Two U.S. Senators Propose Confining Adult Sites to .XXX

U.S. senators proposed legislation that would establish a new ".XXX" domain for racy or sexually explicit websites.

The bill proposed by senators Mark Pryor and Max Baucus, both Democrats, calls upon the US Department of Commerce to exclude sexually charged content from established website domain names such as .gov, .com, .org, .net, and .edu.

Bonus Links:
ICM Registry's Response on the Issue
More from CNET News more»

VeriSign Speaks About the .com Agreement

This is a debate that will make plenty of money for Washington lobbyists for years to come.

But there is less talk about another infrastructure issue that could also have a major effect on the Internet. This issue is whether the .com domain name will remain reliable and secure. The Internet Corporation for Assigned Names and Numbers (ICANN), the body that manages the technical aspects of the Internet, has decided to allow the cost of .com domain names to increase by a little less than $2 over the next five years. The additional funds will allow more investment in managing and protecting the .com domain. more»

Registrars Urge Rejection of VeriSign's .com Deal

Nineteen internet companies, including Network Solutions, have asked ICANN's Board of Directors to reconsider a controversial agreement giving VeriSign control of the .com top-level domain until 2012.

Domain name registrar GoDaddy has also petitioned the US Department of Commerce, which has yet to approve the agreement, asking that the deal be sent back to the ICANN Board. more»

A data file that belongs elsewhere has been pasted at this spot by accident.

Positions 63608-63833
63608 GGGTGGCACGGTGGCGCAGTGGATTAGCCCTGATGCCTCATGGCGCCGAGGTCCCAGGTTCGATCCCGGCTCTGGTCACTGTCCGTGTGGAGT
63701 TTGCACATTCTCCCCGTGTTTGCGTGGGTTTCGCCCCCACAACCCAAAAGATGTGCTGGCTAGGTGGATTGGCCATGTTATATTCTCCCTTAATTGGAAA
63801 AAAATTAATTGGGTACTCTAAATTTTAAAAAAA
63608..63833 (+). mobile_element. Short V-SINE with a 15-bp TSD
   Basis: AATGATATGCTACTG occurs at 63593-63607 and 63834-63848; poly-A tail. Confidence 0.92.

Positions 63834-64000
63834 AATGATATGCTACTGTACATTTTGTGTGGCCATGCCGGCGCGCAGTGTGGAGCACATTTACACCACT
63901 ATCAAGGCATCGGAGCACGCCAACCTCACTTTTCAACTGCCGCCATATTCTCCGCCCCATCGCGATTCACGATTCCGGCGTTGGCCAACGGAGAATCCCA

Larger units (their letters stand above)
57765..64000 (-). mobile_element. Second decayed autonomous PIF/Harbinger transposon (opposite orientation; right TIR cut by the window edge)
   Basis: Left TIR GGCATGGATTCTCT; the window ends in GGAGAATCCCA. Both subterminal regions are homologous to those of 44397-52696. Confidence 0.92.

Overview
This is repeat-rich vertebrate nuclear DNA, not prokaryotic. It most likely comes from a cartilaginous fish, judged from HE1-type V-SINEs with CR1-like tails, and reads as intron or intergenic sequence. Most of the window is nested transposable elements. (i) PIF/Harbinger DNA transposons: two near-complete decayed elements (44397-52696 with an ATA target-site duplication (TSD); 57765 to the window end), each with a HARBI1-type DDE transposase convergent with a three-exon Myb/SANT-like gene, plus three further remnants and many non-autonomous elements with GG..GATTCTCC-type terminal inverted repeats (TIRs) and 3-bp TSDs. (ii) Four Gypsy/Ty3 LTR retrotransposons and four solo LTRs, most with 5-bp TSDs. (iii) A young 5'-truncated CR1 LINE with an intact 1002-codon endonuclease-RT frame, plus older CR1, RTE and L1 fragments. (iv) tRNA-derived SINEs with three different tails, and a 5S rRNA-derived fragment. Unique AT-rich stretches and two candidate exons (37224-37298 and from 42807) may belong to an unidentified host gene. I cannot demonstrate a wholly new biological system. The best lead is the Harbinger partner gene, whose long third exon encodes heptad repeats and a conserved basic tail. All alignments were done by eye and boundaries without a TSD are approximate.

ICANN to Test Non-English TLDs

The Internet's key oversight agency has outlined a plan for testing domain names entirely in non-English characters, bringing closer to reality a change highly sought by Asian and Arabic Internet users.

The Internet Corporation for Assigned Names and Numbers announced a tentative timetable Tuesday that calls for tests to begin in the second half of the year. The tests would help ensure that introducing non-English suffixes wouldn't wreck a global addressing system that millions of Internet users rely upon every day. more»

Reinventing the Internet

New initiatives aim to overhaul the internet. But how can a "clean slate" redesign ever be implemented? If a planet-wide data network, akin to the internet, were built on Mars, what would it look like? That might sound like a silly question, but it raises an important point. The design of computer networks is constrained by the need to be compatible with the internet and other systems that have grown up over the past four decades. What if network designers could start again with a clean slate, unencumbered by today's messy reality? more»